However, the truth is that God will never give you more than His grace is sufficient for.

The Apostle Paul had a struggle that seemed to crush him. Three times he pleaded with God to take it away, but each time God said, “My grace is sufficient for you, for my power is made perfect in weakness.” (2 Corinthians 12:9)

Not only did God promise to give grace that is enough for all I need, he even seems to say that the best circumstance through which to display His power is our weakness. What kind of crazy, backward display of power is this? But that is the mystery of the majesty of our God.

The truth is that God never intended you to handle it alone. 

Our loving Father wants us to rely on Him, and not on ourselves. Our natural normal state is not independence, as if God wanted us to eventually remove the training wheels of His love and grace. Our natural, normal state is deep, constant dependence on Him for every need, every moment.

Our natural state is also community. Even about Adam, a sinless man in a perfect, pre-curse world, God said, “it is not good for man to be alone.” (Genesis 2:18)

I firmly believe that one of God’s primary and most tangible expressions of grace to believers is other believers. When we, as the Body of Christ, are all built up into the unity of the Spirit, we share one member’s pain as our own. We bear one another’s burdens.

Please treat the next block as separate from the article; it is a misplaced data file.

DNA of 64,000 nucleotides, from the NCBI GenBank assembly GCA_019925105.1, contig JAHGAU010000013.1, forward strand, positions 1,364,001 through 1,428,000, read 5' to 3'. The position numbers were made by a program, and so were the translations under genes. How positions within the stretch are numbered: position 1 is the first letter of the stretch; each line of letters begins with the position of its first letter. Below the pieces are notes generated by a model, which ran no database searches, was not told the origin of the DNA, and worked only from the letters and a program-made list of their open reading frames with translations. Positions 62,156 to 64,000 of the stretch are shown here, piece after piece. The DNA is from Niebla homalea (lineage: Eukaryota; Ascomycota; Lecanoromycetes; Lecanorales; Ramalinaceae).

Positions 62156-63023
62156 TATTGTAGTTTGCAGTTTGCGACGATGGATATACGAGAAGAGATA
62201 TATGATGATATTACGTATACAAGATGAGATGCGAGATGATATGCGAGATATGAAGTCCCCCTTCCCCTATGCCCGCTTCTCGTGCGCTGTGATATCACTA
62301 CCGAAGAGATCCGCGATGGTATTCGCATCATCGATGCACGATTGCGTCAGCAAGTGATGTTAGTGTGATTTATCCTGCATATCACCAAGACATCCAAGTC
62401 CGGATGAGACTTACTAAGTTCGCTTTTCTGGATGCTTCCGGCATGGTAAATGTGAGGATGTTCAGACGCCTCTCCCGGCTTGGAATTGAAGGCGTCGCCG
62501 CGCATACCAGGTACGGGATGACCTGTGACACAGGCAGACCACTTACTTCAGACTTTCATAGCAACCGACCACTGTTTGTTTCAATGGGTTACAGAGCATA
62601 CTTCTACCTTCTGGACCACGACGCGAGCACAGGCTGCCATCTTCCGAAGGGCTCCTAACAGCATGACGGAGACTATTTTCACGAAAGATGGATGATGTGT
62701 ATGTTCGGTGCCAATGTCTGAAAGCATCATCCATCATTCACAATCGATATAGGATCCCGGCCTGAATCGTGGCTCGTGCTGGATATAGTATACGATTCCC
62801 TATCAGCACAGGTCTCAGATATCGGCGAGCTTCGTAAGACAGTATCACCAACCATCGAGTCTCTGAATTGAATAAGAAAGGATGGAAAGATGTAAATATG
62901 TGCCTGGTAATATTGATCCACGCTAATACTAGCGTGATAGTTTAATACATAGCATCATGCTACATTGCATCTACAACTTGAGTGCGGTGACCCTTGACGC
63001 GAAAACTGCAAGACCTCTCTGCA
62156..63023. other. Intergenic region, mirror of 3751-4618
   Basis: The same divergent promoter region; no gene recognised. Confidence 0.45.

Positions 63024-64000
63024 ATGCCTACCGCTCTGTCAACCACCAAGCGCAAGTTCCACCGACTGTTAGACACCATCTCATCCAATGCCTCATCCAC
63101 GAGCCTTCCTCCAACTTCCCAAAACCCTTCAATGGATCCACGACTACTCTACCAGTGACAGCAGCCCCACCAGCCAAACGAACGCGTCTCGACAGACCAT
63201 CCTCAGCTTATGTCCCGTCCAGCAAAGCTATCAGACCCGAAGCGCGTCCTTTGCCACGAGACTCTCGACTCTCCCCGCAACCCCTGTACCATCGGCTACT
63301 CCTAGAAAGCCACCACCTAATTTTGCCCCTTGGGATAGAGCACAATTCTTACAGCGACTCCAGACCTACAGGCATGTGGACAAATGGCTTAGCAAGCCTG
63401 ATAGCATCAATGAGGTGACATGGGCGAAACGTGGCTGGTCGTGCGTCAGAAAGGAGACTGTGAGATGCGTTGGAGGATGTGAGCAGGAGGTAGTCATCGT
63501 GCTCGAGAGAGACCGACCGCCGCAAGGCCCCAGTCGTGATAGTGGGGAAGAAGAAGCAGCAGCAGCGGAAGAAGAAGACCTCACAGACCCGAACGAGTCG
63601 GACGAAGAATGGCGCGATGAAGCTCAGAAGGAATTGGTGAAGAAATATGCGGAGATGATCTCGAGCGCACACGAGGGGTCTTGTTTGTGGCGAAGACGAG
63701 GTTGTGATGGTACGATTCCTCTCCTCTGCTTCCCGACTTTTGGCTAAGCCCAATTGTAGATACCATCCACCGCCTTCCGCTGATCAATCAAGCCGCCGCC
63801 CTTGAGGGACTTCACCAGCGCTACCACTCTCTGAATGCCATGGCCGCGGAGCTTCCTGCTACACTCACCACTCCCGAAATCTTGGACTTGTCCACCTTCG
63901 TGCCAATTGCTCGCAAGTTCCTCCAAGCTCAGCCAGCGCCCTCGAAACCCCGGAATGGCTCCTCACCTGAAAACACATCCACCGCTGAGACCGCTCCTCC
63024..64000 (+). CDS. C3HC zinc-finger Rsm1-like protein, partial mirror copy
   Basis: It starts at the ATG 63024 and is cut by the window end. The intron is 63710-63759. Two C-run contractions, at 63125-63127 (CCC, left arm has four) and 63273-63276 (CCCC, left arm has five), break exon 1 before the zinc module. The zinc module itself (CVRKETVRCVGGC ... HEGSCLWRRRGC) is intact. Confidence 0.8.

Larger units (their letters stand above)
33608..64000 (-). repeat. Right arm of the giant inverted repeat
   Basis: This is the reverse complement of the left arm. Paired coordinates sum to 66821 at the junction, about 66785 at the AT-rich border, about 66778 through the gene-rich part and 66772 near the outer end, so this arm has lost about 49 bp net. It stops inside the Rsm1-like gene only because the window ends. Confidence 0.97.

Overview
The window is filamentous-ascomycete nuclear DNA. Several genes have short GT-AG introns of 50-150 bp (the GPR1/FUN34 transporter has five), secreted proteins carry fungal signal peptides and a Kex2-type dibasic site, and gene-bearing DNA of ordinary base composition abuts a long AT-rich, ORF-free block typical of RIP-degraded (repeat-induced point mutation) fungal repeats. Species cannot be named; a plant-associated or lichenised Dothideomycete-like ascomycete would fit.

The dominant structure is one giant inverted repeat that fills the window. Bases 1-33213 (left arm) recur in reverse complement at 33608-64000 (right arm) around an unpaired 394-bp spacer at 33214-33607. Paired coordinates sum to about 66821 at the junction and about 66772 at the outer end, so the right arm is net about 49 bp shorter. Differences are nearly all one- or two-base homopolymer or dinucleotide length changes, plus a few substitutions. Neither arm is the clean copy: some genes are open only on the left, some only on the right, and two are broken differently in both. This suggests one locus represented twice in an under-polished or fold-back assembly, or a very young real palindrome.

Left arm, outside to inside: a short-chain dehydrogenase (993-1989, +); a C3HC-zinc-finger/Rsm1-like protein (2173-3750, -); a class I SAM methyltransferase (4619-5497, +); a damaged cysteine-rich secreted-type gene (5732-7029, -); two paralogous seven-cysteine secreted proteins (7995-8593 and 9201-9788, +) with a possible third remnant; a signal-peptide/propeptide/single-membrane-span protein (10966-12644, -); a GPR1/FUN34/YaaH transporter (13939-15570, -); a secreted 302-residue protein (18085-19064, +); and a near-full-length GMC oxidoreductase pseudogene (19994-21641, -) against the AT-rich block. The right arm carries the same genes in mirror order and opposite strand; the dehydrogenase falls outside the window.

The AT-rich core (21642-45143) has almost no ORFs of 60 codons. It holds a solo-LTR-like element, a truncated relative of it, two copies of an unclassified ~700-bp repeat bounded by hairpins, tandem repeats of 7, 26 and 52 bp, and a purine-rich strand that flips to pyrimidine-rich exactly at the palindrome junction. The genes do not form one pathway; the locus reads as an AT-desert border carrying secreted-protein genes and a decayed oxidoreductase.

The truth is that God loves us so much that he is even willing to allow painful circumstances in our lives to bring about this intimacy with Himself and within his Body. 

This is a delicate topic. I was so nervous to bring it up that I almost skipped it entirely.

I realize that it would be completely arrogant for me to look at anyone’s pain and assume that I know the reason God allowed it. When God allows cancer, or sexual abuse, or a house fire, or a machete massacre in a Nigerian village, I have no words.

And friend, I don’t know the “why” behind your story of loss.

But I know that the ultimate good for humans–the absolute best thing that can ever happen to us–is to know God. To see Him for who He is, to experience His greatness and love, to become intimate friends with the Creator who call us His own–this is the best, most joyful thing.

Your loving Father might allow pain and loss in order to bring you into the deep intimacy with Himself and his Church that is your ultimate good.

Paul described this experience in his own life like this:

We do not want you to be uninformed, brothers and sisters,[a] about the troubles we experienced in the province of Asia. We were under great pressure, far beyond our ability to endure, so that we despaired of life itself. Indeed, we felt we had received the sentence of death. But this happened that we might not rely on ourselves but on God,who raises the dead. (2 Corinthians 1:8-9)

I firmly believe that there is no evil or pain that God cannot redeem for our good and His glory.

After all, the brutal murder of an innocent man named Jesus was the way God chose to bring salvation to the world.